08-29-08 - 2

I've been doing some architectural history investigations walking around Seattle. Just by looking at the buildings in the neighborhoods, it's evident that Seattle was really prosperous around 1900-1925. There are lots of huge mansions from that time, and the old apartment complexes are really high quality, all brick with lots of nice architectural details, leaded glass, etc. Also around that time the city built a public transit system, re-graded the whole downtown area, raised Pioner Square up 15 feet, and built the city park system. Olmsted was called in to do the parks, which is sort of equivalent to hiring Frank Gehry to build you something today - it's a way for the up & coming podunk towns to show off.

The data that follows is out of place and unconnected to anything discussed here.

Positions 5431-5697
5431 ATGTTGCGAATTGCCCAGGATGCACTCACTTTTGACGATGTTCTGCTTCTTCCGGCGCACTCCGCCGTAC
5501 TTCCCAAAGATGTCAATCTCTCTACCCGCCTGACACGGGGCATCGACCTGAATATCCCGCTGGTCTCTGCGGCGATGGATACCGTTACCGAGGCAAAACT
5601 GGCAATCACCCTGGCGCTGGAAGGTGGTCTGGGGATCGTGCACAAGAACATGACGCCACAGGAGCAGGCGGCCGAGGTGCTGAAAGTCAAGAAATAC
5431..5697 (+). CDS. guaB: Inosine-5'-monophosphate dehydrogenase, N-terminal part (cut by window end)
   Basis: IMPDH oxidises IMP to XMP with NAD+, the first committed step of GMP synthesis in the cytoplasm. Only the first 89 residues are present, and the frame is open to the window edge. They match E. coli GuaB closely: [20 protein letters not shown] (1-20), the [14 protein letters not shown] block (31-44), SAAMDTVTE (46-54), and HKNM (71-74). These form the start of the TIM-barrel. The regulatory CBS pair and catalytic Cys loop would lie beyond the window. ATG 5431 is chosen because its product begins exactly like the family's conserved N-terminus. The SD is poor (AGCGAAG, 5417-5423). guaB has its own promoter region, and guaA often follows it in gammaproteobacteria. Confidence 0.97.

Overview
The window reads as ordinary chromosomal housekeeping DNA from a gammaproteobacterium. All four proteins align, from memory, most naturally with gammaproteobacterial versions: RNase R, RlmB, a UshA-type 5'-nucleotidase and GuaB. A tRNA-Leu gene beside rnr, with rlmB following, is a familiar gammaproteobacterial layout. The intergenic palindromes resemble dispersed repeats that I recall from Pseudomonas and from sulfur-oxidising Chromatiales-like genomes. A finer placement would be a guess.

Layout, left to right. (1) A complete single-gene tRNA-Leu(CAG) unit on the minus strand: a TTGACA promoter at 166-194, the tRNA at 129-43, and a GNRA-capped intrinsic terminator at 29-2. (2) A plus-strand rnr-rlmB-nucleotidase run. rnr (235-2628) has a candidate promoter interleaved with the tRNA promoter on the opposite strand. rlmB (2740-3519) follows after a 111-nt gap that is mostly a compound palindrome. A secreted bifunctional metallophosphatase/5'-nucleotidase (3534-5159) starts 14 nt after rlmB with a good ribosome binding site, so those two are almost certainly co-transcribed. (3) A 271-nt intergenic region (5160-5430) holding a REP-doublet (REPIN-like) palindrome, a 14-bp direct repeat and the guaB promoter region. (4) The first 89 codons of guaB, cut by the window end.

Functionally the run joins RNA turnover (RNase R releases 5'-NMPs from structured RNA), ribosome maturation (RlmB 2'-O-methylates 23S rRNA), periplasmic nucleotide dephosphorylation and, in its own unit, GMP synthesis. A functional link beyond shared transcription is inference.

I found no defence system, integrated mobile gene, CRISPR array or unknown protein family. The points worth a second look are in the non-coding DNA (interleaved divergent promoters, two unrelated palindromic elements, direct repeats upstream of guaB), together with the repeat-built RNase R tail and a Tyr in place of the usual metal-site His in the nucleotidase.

You can also see that were was a big crash after that. There's almost no construction at all visible from 1930-1960, and then there's a bunch of really awful stuff from the 60's and 70's. You can be walking down a nice street full of old houses from the 20's and suddenly there's a ramshackle apartment complex from the 70's. That's a clear sign of an economic collapse, the families living in the houses bailed out for some reason and shitty apartments got built.

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